There was a control panel on the wall beside her, its casing hanging from one bent hinge. The first three switches did nothing. The fourth started some mechanical device high above, which shorted out in a flurry of sparks that cascaded down around her. The fifth switch activated a floor-level spotlight, throwing a ray of brilliance across the piano and its player, revealing the Whisper for what it truly was.

It was beautiful.

Or rather, 'she' was beautiful. Where once a mangled monster had sat, now only a white-clad woman remained. She was almost angelic, her golden hair cascading down about her shoulders. The room seemed brighter around her, as if the shadows themselves were shining. Her fingers tapped out the beginning of a song, the old piano ringing out the notes in perfect pitch, a melody to match the magnificence of the player.

As the prelude built, the woman's bright blue eyes again found Ell.

“It's been so long, Elinor. I've been desperate to see you.”

“Who are-” Ell winced, a dull pain shooting briefly through her temples. “Who are you? I think I know you, but I can't seem to... remember...”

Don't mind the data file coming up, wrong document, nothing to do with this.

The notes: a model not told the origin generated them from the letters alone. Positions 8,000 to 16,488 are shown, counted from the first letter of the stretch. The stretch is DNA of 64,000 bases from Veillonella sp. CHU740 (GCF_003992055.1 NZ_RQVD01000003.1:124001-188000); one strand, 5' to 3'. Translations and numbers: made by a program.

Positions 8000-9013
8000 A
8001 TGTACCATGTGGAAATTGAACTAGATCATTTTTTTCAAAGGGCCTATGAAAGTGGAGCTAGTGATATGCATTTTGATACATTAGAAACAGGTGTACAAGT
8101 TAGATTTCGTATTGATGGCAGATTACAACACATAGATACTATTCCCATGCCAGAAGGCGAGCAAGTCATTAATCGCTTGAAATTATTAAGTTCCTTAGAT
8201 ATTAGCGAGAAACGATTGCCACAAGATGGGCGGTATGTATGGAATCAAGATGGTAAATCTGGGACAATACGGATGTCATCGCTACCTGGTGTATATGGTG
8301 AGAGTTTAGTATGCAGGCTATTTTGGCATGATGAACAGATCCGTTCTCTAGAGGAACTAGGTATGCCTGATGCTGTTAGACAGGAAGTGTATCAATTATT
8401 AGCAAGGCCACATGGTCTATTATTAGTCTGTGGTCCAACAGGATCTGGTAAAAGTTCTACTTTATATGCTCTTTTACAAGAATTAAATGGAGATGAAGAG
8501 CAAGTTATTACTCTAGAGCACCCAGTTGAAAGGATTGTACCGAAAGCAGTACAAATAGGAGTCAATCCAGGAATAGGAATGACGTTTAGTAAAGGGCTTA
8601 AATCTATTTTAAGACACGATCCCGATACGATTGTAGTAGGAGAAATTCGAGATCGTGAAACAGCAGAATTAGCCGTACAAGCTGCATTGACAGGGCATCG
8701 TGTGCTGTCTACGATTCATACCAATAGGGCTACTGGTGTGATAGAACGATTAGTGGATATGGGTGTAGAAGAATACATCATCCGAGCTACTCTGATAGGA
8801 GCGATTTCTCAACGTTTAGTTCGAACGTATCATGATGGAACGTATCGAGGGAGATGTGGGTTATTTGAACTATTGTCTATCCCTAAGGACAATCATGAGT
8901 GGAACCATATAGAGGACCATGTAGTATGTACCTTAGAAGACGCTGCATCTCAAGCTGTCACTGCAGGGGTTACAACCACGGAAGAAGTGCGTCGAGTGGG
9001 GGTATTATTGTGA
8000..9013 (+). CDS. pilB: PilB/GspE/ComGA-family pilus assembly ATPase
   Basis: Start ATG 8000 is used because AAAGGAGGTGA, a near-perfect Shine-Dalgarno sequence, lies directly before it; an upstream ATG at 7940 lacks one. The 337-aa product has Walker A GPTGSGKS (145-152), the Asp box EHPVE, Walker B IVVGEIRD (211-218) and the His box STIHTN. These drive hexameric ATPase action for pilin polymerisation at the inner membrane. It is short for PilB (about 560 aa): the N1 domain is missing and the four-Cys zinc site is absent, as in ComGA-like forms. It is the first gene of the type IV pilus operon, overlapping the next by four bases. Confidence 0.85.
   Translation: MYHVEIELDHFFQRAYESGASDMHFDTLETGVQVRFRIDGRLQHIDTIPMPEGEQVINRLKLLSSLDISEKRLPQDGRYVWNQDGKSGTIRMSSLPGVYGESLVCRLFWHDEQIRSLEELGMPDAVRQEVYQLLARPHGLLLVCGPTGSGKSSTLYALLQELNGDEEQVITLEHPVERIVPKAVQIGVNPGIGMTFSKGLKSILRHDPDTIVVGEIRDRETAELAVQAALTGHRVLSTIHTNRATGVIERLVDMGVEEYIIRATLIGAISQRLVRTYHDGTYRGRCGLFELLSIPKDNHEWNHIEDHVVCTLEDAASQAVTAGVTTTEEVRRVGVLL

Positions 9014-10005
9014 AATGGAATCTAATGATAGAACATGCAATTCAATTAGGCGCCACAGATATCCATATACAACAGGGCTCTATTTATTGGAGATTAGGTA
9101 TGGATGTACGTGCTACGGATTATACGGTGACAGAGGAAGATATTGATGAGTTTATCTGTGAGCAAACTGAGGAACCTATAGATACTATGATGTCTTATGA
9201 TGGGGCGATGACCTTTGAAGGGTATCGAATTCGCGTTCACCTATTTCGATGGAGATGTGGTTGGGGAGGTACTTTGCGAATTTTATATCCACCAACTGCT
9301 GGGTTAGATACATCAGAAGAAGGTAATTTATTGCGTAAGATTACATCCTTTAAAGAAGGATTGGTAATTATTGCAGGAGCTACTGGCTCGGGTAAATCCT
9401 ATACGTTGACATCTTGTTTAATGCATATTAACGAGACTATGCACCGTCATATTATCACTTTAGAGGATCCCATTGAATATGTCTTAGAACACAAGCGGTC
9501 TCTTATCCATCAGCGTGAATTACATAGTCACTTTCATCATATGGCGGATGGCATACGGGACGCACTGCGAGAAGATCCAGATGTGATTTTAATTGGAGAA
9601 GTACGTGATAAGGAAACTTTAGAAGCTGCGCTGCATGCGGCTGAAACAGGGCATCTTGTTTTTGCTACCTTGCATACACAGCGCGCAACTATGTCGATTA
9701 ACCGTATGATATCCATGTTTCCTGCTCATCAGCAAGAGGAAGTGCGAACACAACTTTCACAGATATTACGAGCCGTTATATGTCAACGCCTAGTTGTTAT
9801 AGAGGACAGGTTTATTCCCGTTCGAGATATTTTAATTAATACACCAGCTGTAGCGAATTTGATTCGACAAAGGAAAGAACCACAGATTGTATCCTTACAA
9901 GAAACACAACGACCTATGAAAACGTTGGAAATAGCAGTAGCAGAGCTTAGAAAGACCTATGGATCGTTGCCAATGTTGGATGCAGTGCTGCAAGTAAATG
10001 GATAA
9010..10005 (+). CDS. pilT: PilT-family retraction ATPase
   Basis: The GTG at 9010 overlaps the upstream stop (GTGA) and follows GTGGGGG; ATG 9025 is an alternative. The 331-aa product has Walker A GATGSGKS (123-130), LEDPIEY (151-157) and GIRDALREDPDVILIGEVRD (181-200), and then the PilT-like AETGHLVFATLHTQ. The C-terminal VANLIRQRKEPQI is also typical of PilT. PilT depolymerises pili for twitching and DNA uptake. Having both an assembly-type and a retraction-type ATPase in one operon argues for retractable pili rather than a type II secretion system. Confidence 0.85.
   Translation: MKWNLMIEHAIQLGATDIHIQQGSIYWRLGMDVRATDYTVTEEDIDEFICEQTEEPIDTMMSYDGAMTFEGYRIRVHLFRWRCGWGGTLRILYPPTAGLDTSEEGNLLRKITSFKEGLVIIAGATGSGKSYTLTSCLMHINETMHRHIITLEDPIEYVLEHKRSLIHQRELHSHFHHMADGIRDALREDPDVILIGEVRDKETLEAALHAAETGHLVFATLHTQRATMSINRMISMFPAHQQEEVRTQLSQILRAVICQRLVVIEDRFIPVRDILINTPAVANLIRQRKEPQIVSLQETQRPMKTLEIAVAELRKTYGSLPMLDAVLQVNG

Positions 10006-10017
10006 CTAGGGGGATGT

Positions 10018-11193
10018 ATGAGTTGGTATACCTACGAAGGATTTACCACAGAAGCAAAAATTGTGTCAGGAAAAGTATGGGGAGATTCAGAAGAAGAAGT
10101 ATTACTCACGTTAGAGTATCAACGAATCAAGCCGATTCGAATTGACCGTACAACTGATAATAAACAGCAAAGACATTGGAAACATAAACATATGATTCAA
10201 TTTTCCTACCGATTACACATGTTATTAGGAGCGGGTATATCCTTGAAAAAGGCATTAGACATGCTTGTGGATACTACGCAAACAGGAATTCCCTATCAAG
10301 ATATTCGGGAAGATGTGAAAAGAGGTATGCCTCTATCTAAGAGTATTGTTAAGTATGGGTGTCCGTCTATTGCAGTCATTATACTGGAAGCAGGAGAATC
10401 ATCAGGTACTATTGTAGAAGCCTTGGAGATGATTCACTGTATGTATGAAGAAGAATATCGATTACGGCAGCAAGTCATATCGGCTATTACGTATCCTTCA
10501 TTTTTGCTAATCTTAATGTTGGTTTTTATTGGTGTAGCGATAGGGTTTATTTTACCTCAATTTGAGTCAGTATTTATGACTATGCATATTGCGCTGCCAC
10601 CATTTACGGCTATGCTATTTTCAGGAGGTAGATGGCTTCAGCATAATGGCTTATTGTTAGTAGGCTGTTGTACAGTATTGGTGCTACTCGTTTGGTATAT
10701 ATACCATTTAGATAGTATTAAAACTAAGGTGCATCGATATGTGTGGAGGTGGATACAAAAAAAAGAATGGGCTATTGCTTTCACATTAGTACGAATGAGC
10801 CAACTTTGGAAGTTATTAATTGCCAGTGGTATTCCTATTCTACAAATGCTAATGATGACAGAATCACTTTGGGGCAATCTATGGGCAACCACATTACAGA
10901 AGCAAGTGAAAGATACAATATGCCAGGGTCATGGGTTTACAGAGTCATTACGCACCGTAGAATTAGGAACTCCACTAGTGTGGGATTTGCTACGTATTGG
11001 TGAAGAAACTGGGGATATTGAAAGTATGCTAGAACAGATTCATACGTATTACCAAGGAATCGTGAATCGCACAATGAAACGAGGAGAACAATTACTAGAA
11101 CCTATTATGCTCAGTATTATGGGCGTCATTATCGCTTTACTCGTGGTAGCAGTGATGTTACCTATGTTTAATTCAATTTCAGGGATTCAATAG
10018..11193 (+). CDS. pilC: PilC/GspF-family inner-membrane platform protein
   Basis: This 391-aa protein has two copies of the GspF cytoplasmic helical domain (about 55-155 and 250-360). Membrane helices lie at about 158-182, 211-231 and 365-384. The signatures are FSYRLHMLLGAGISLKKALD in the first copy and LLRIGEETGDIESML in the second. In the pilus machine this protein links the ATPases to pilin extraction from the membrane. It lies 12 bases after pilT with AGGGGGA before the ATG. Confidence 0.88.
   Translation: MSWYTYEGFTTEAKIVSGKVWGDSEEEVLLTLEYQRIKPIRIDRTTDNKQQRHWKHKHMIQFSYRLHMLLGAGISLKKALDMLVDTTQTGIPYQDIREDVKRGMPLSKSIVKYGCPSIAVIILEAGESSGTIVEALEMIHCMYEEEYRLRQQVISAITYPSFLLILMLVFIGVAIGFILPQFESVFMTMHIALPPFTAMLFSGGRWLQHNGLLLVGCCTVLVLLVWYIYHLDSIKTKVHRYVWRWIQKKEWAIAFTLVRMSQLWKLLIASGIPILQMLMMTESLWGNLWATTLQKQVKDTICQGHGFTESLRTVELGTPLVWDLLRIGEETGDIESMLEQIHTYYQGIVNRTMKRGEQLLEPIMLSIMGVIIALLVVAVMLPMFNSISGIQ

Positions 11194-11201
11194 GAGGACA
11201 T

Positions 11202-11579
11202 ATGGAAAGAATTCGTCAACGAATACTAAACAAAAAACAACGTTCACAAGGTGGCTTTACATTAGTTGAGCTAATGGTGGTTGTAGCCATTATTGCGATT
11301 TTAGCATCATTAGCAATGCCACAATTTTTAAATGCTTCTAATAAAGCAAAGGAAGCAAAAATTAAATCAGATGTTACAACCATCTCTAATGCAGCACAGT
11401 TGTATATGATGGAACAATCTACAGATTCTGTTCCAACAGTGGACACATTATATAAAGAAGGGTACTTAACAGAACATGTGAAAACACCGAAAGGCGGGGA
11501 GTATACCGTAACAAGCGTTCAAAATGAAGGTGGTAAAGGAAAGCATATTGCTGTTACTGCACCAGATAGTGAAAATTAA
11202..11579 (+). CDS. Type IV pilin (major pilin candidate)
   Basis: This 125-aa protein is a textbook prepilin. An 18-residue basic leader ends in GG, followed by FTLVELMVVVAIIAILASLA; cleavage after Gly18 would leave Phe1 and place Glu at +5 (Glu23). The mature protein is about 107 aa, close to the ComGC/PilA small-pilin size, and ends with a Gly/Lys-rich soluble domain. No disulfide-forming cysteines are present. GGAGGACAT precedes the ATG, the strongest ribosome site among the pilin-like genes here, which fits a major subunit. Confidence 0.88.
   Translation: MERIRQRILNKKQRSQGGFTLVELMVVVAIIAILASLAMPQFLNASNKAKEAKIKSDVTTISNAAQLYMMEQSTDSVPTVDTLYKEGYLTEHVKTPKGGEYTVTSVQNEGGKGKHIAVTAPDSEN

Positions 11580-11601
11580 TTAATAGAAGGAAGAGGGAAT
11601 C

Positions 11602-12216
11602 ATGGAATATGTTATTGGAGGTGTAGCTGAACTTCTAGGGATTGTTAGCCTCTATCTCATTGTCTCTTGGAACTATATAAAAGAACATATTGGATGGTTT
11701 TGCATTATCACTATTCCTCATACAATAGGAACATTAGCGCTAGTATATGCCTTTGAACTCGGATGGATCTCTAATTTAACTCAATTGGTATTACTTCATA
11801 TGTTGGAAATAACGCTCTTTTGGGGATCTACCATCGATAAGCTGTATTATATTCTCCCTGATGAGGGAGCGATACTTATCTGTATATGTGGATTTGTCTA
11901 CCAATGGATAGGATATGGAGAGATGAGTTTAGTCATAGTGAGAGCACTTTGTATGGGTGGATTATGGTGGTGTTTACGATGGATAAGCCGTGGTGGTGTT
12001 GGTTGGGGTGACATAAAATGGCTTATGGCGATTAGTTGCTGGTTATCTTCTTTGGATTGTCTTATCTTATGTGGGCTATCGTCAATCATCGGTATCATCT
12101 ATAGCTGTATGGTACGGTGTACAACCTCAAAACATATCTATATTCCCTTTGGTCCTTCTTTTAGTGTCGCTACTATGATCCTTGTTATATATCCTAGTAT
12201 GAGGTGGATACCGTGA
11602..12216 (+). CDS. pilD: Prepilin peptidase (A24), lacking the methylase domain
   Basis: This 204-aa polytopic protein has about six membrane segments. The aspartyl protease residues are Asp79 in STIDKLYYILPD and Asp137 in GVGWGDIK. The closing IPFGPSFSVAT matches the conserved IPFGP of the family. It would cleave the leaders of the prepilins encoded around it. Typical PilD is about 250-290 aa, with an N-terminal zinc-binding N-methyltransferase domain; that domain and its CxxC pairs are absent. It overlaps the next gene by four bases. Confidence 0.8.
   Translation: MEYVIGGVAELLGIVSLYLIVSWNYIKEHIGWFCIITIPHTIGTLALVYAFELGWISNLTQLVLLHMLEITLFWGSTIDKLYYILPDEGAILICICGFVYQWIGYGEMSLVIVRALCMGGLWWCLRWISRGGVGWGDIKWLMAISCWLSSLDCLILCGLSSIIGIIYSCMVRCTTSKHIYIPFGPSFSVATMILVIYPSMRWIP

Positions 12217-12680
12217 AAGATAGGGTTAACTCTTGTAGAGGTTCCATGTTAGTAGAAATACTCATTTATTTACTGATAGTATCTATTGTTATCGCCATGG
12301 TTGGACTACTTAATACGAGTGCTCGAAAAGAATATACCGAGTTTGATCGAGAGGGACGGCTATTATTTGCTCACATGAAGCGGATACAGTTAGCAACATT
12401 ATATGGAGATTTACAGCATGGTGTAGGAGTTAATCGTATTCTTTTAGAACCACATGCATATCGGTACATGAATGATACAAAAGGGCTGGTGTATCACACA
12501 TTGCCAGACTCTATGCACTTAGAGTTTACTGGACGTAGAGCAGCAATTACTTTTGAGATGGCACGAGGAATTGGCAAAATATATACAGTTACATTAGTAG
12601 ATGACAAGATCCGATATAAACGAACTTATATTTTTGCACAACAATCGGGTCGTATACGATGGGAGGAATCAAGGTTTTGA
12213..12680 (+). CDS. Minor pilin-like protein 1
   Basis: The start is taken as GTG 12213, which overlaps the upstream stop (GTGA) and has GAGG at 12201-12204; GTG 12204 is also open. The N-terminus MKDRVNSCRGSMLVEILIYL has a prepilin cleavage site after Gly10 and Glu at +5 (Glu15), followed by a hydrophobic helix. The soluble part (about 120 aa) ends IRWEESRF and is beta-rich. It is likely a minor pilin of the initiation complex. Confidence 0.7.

“Oh, come now. You know me! Think, silly. I've known you your entire life.”

“Are you an angel?”

The woman laughed. “Dear me, no. You really can't remember me?”

A thought struck Ell, and she said without thinking, “Are you Mei?”

Again the woman laughed, a gentle sound that wove through the music as if part of the refrain.

“No, silly. Mei's right beside you. The light's moved, that's all.” She suddenly looked concerned. “Ell dear, what's wrong with your shadow? She seems frightened.”

Ell was growing even more confused. No one had ever seen Mei before, only father, and sometimes she wondered if he was just pretending. There was no one else willing to see the second girl. They all said the her friend was imaginary. They refused to call her real, yet this woman did.

Something was shaking within Ell's head, struggling against its mental chains. There had been someone, before the hospital, who talked to Mei just like Ell did. The memory brought a whole new wave of pain, but she didn't even care any more.

“I'm sorry, Mei thought you were one of the... one of the bad things.”

Ell took a few steps toward the light, allowing Mei to fully materialize behind her. The shadow girl peeked out around Ell's legs, hesitant to emerge.